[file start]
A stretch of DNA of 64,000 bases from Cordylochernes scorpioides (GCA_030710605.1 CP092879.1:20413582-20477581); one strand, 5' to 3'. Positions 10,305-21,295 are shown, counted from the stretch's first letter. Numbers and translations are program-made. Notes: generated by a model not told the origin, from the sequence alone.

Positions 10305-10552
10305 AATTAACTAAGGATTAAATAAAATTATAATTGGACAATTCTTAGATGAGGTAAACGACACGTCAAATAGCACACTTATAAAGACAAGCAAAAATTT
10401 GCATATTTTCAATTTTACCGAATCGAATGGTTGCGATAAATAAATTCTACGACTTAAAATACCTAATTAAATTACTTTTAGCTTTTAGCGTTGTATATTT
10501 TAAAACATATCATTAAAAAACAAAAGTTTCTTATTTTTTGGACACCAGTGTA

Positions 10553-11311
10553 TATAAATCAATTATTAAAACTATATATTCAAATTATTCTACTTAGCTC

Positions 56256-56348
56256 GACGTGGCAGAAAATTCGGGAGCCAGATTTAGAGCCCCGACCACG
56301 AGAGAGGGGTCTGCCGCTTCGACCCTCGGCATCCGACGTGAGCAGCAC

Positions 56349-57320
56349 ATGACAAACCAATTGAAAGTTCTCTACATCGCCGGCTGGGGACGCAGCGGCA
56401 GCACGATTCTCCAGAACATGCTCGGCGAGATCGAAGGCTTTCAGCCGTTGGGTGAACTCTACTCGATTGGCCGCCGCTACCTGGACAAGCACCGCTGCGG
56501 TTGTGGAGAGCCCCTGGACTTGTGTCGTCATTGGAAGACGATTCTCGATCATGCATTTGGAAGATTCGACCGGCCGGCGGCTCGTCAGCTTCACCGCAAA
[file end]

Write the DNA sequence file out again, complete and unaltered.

A stretch of DNA of 64,000 bases from Cordylochernes scorpioides (GCA_030710605.1 CP092879.1:20413582-20477581); one strand, 5' to 3'. Positions 10,305-21,295 are shown, counted from the stretch's first letter. Numbers and translations are program-made. Notes: generated by a model not told the origin, from the sequence alone.

Positions 10305-10552
10305 AATTAACTAAGGATTAAATAAAATTATAATTGGACAATTCTTAGATGAGGTAAACGACACGTCAAATAGCACACTTATAAAGACAAGCAAAAATTT
10401 GCATATTTTCAATTTTACCGAATCGAATGGTTGCGATAAATAAATTCTACGACTTAAAATACCTAATTAAATTACTTTTAGCTTTTAGCGTTGTATATTT
10501 TAAAACATATCATTAAAAAACAAAAGTTTCTTATTTTTTGGACACCAGTGTA

Positions 10553-11311
10553 TATAAATCAATTATTAAAACTATATATTCAAATTATTCTACTTAGCTC

Positions 56256-56348
56256 GACGTGGCAGAAAATTCGGGAGCCAGATTTAGAGCCCCGACCACG
56301 AGAGAGGGGTCTGCCGCTTCGACCCTCGGCATCCGACGTGAGCAGCAC

Positions 56349-57320
56349 ATGACAAACCAATTGAAAGTTCTCTACATCGCCGGCTGGGGACGCAGCGGCA
56401 GCACGATTCTCCAGAACATGCTCGGCGAGATCGAAGGCTTTCAGCCGTTGGGTGAACTCTACTCGATTGGCCGCCGCTACCTGGACAAGCACCGCTGCGG
56501 TTGTGGAGAGCCCCTGGACTTGTGTCGTCATTGGAAGACGATTCTCGATCATGCATTTGGAAGATTCGACCGGCCGGCGGCTCGTCAGCTTCACCGCAAA